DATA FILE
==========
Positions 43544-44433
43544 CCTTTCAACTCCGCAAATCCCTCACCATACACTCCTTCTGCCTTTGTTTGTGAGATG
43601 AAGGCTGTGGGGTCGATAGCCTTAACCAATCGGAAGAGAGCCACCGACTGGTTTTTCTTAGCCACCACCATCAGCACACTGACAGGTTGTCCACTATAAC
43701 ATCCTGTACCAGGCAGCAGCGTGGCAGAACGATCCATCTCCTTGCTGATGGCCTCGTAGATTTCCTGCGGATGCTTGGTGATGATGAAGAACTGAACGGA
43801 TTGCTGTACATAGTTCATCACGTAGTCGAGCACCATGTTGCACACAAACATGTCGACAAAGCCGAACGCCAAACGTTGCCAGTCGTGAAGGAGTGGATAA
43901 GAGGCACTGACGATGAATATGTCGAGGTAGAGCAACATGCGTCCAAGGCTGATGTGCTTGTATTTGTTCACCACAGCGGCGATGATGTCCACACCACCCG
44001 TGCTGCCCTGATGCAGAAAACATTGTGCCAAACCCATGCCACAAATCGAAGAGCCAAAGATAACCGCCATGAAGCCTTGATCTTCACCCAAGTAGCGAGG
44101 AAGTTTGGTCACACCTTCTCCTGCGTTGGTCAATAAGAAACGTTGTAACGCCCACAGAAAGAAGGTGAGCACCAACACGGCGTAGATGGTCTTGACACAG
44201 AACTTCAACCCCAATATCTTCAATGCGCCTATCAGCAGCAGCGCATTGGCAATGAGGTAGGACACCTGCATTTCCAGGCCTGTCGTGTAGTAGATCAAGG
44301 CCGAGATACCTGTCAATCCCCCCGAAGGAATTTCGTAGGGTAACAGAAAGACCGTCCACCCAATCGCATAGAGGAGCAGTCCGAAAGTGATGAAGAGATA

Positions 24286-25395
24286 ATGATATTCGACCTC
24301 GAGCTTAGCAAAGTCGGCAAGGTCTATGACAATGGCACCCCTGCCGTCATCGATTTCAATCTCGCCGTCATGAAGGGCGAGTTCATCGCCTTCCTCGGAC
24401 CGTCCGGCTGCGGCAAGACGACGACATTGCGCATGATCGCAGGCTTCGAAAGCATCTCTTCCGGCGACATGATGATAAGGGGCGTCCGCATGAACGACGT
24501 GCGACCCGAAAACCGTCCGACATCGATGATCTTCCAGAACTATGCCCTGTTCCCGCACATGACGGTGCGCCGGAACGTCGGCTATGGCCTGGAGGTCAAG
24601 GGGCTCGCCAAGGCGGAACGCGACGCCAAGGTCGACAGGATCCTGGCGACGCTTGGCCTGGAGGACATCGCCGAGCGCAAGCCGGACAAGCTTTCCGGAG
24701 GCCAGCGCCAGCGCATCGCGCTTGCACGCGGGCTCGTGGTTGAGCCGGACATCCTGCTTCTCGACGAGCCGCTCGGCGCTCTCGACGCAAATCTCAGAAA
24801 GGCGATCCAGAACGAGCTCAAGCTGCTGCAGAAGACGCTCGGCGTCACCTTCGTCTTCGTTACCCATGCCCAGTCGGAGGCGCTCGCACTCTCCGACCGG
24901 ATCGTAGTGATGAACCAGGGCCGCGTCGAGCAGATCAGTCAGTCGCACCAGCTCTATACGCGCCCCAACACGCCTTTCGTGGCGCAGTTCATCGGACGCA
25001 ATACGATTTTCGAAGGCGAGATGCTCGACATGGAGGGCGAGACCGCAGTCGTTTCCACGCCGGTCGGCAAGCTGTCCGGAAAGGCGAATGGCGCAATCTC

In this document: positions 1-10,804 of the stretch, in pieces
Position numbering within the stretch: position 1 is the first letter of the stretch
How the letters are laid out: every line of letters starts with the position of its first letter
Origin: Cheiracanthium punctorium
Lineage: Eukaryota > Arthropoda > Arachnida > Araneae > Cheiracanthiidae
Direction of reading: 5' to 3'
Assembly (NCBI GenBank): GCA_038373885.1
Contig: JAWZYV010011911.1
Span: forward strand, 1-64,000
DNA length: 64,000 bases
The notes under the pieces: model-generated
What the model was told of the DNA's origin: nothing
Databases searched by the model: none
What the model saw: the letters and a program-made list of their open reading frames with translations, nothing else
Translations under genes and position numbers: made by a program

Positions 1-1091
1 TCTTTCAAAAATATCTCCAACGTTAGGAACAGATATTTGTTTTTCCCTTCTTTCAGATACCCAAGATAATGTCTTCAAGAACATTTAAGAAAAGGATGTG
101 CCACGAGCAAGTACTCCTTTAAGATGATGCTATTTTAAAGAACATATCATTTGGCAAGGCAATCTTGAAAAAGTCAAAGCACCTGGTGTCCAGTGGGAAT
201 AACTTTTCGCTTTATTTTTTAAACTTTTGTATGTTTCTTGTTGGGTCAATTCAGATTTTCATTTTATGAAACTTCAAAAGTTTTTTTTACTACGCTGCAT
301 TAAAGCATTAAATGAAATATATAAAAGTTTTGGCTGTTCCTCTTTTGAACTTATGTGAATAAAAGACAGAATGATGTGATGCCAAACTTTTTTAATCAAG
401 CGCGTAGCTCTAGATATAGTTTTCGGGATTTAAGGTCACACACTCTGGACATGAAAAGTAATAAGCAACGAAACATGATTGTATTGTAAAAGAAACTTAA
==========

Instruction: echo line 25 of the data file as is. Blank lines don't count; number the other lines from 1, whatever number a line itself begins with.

Lineage: Eukaryota > Arthropoda > Arachnida > Araneae > Cheiracanthiidae